Farmers Charge Ahead In Battle Against Monsanto
Seventy-five family farmers, seed businesses, and agricultural organizations representing over 300,000 individuals and 4,500 farms have filed a brief with the United States Court of Appeals for the Federal Circuit in Washington. They are asking the appellate court to reverse a lower court’s decision from February dismissing their protective legal action against agricultural giant Monsanto’s patents on genetically engineered seed.
The plaintiffs brought the pre-emptive case against Monsanto in March 2011 in the Southern District of New York and specifically seek to defend themselves from nearly two dozen of Monsanto’s most aggressively asserted patents on GMO seed. They were forced to act pre-emptively to protect themselves from Monsanto’s abusive lawsuits, fearing that if GMO seed contaminates their property despite their efforts to prevent such contamination, Monsanto will sue them for patent infringement.
“Monsanto is known for bullying farmers by making baseless accusations of patent infringement,” said attorney Dan Ravicher of the not-for-profit legal services organization Public Patent Foundation (PUBPAT), which represents the plaintiffs in the suit against Monsanto known as Organic Seed Growers and Trade Association et al. v Monsanto. “They’ve sued and harassed other farmers who wanted nothing to do with their genetically modified seed and now that organic and conventional farmers are fighting back, they claim they would never do such a thing without backing up their words with an enforceable promise.”
In an attempt to sidestep the challenge, Monsanto moved to have the case dismissed, saying that the plaintiffs’ concerns were unrealistic. In February 2012, the district court took Monsanto’s side and dismissed the case, ridiculing the farmers in the process. Despite the fact that the plaintiffs are at risk for being contaminated by genetically modified seed and then sued for patent infringement by Monsanto, Judge Naomi Buchwald of the Southern District of New York dismissed the case because she didn’t find a case worthy of adjudication, saying “it is clear that these circumstances do not amount to a substantial controversy and that there has been no injury traceable to defendants.”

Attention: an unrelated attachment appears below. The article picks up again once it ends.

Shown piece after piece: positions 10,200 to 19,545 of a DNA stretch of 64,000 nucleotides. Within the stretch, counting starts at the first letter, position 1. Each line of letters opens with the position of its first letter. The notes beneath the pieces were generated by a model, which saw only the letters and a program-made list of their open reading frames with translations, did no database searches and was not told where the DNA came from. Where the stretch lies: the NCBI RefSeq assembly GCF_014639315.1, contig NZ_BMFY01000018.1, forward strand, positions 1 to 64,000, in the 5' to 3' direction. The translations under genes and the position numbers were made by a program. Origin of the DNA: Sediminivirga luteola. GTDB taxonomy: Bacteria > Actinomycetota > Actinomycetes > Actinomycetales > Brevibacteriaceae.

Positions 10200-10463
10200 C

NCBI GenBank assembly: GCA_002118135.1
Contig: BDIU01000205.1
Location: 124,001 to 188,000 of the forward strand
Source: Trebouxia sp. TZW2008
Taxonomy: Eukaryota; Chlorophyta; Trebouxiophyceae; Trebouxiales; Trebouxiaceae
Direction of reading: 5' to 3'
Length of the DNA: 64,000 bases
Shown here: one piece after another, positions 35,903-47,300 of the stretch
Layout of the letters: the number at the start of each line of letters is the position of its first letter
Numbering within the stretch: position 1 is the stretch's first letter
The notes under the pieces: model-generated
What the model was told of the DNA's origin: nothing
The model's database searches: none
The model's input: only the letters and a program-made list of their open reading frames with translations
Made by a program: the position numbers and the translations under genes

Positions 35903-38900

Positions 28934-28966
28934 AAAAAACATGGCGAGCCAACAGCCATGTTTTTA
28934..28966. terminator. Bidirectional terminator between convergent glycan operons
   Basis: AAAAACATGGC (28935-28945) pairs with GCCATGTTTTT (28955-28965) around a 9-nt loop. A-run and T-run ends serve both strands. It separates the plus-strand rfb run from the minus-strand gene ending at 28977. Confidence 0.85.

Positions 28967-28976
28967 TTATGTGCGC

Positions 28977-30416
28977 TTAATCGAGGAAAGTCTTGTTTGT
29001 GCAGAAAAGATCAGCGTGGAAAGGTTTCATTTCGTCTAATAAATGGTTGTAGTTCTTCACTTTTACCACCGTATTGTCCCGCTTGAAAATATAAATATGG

“We remain hopeful that this legal decision is overturned on appeal. That would allow the trial to be heard, which is deserved certainly on ethical and moral grounds, ” said Marty Mesh Executive Director of Florida Certified Organic Growers and Consumers, Inc., a co-plaintiff in the suit.
“If there is justice in the system then the case will indeed be sent back to the lower court to be heard. However, injustice continues if this powerful corporation, which has sued farmers in the past, is allowed to continue to sue farmers in the future. Farmers who try as best they are able to avoid genetic pollution that they don’t want.”
Mesh continues, “Monsanto continues to pay very high priced attorneys to fight this case in order to protect their position that indeed they can sue farmers for their patented material trespassing onto farms. Isn’t that fact enough to convince the courts who the victim is here?”
In the brief filed today, the plaintiffs point out numerous errors in the district court decision that warrant reversal. Among them are the lower court’s failure to accept certain facts alleged by the plaintiffs that were undisputed by Monsanto, application of too harsh a legal standard on the plaintiffs to show the existence of a controversy, and neglect of public policy that encourages broad jurisdiction be available to those challenging bogus patents like Monsanto’s.
The brief filed by the plaintiffs with the Court of Appeals is available here.
More information about PUBPAT’s suit against Monsanto’s seed patents can be found at here.